Boy oh boy is the Axis of Evil the place to be these days. To witness the envoys tripping over each other in an effort to court Iran, Syria, and Hizbullah is to realize that the birth pangs of the New Middle East have been replaced by the death throes of the Bush doctrine. Being “against us” is so de rigeur these days that one wonders what the point of being “with us” was in the first place.
Still, some folks refuse to read the writing on the wall. Alice Fordham has a piece in NOW Lebanon this week (“If March 8 Wins”) in which she argues that a win for the opposition will spell trouble for Lebanon inasmuch as it would “change Lebanon’s relations, particularly with the US, dramatically.”
Europe is singing a different tune. The British, the French, and the EU Parliament have all said that they will deal openly with any government that comes to power in Lebanon. And, when push comes to shove, so too will the Americans.
Why? Because a win by the March 8th alliance will bring several parties into power, and Hizbullah will probably not even hold a plurality among them. Actually, Hizbullah can’t win, if winning means what most people think it does. Lebanon’s electoral law stipulates that Shiites are only entitled to 27 seats in the 128-seat parliament (or 21%). Therefore, in order to reach a 65 seat majority, the rest of the coalition, which includes the largely Christian FPM party (whose leader has received plenty of White House Christmas cards in his time) will need to win somewhere on the order of 35-40 seats.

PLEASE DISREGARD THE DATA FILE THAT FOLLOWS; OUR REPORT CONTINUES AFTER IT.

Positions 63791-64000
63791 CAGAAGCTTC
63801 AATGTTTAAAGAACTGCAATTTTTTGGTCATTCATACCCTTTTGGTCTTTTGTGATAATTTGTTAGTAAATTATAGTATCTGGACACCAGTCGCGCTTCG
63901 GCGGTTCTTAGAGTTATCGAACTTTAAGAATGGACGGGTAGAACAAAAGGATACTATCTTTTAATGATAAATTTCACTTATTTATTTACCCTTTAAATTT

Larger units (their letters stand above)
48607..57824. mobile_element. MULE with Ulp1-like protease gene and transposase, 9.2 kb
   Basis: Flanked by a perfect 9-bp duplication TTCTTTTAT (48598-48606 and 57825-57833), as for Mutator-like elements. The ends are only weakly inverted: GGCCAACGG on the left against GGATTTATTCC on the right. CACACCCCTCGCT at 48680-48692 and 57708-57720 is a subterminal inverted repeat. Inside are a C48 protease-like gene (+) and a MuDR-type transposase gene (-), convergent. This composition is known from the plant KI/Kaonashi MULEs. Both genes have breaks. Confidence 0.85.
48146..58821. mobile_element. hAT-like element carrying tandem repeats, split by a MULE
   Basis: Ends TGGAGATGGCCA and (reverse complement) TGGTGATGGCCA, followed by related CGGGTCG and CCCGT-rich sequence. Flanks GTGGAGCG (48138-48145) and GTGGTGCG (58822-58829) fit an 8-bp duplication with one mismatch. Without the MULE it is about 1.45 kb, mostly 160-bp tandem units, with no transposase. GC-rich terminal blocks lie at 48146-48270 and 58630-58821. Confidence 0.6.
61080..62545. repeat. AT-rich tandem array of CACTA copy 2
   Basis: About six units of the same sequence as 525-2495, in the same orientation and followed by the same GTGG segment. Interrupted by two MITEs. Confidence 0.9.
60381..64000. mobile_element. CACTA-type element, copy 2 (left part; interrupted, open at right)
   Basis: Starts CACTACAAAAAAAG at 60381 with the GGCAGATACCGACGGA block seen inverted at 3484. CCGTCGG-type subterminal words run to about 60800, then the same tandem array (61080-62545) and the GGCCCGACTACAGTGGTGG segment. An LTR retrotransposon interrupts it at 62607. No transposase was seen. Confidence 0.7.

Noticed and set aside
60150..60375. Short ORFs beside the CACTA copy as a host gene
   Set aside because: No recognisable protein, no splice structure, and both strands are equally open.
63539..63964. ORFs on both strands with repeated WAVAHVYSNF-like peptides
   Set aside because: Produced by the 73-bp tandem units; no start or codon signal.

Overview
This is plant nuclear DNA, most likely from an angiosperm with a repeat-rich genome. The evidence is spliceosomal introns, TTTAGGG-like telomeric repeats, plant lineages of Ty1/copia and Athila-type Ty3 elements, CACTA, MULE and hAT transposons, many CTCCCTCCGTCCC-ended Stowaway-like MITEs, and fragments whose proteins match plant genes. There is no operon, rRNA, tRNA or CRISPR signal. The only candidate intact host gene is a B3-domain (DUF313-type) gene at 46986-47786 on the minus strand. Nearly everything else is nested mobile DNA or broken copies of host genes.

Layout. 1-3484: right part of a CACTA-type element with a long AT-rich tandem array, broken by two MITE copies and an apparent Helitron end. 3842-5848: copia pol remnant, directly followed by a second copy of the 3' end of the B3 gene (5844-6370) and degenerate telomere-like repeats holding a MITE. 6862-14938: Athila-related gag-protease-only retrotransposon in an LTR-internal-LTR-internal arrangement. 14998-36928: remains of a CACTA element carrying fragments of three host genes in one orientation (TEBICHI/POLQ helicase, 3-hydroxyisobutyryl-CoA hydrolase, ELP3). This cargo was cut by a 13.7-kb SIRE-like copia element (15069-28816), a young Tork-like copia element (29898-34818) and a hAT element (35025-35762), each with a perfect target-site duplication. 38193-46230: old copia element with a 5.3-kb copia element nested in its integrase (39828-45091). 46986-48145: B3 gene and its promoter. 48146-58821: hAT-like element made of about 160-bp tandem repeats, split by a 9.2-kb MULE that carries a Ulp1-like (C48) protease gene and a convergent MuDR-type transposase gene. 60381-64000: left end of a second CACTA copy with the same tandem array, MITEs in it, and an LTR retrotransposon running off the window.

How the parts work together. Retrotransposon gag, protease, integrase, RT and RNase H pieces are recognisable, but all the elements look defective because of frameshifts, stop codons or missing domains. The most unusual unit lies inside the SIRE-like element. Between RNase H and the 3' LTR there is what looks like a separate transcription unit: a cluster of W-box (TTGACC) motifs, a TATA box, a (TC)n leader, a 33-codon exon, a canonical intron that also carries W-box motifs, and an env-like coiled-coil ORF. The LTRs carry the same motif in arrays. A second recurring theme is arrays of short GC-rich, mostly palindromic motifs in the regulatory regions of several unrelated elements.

Boycotting a Lebanese government in which: (a) Hizbullah alone is not a plurality; (b) Hizbullah has few (if any) more seats than it did in the last government; and (c) the pro-American opposition is guaranteed a veto in the cabinet, would represent a foolish and deeply hypocritical move by an administration eager to repair America’s bridges with the Arab and Muslim world. Rather, engaging Hizbullah through its empowered parliamentary allies and America’s own European partners seems much more in line with the rolled-up-sleeves approach of this State Department.